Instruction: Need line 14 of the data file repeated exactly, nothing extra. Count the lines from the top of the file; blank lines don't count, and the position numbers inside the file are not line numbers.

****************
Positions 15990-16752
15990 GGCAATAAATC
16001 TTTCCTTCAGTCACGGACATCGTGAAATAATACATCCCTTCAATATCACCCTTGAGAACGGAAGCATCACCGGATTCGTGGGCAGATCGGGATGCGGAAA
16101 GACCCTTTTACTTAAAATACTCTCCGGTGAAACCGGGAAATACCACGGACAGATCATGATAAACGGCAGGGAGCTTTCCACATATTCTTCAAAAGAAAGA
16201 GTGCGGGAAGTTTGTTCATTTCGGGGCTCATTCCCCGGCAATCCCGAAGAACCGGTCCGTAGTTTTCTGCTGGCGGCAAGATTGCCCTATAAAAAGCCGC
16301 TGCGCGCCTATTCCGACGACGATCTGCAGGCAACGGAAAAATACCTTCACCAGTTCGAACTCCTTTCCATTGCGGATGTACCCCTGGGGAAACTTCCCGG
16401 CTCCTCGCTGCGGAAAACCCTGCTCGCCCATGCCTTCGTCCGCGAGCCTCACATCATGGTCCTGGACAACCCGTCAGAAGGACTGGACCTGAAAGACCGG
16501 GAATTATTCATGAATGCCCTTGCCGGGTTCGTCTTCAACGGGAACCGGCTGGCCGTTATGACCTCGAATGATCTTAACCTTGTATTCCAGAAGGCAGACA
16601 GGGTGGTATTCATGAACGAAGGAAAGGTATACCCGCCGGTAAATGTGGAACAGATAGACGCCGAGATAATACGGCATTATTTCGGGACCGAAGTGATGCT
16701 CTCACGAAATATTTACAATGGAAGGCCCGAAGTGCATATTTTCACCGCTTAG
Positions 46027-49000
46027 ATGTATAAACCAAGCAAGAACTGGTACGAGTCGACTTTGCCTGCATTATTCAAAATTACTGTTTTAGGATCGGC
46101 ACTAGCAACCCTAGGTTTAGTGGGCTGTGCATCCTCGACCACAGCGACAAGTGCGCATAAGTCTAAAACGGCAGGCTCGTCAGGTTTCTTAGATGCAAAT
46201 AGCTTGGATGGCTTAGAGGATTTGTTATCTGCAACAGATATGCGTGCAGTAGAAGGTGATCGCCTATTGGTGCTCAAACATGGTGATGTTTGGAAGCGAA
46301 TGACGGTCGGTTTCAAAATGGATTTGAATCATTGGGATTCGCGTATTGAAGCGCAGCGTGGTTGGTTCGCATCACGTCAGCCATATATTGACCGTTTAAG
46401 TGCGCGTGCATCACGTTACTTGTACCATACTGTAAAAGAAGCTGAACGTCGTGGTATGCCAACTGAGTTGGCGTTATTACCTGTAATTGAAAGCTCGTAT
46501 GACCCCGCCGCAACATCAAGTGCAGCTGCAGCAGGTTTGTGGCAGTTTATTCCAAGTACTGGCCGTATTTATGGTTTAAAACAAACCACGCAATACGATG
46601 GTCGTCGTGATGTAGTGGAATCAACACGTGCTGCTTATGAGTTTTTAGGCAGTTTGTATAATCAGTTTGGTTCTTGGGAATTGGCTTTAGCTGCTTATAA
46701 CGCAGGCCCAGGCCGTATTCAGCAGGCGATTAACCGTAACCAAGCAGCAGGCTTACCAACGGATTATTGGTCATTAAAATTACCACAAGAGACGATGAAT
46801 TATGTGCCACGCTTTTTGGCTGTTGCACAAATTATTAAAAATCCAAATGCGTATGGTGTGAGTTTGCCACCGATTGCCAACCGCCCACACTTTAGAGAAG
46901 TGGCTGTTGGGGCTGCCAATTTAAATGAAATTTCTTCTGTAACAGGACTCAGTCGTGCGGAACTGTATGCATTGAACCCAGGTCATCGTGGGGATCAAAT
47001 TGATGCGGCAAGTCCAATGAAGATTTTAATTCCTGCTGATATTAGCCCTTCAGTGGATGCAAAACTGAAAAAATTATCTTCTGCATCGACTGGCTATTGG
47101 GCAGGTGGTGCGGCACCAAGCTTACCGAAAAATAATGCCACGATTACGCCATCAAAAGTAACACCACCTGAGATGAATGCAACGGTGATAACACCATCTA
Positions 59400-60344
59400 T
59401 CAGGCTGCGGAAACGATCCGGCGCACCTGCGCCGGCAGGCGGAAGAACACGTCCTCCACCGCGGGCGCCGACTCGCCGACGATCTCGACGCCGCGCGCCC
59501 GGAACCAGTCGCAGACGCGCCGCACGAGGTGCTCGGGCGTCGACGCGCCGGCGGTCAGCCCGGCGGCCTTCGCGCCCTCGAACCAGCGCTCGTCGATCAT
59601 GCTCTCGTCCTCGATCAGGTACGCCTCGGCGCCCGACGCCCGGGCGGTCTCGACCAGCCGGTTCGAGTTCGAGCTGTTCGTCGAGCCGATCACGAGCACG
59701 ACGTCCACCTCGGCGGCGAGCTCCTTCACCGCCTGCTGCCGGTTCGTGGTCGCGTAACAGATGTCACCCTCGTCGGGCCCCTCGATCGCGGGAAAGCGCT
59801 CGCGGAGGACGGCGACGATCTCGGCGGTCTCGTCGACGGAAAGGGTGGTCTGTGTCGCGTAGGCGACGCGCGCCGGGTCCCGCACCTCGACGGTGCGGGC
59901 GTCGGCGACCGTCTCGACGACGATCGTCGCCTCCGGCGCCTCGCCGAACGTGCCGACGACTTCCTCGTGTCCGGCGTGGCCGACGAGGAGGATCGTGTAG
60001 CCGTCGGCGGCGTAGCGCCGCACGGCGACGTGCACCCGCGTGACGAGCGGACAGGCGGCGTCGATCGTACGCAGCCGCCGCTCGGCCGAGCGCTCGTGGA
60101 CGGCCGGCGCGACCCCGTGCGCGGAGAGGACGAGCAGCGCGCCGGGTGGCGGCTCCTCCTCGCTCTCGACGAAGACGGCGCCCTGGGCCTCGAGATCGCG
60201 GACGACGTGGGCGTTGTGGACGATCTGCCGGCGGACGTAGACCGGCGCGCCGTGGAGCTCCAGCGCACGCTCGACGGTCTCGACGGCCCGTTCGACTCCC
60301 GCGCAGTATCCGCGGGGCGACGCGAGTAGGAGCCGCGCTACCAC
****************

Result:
46201 AGCTTGGATGGCTTAGAGGATTTGTTATCTGCAACAGATATGCGTGCAGTAGAAGGTGATCGCCTATTGGTGCTCAAACATGGTGATGTTTGGAAGCGAA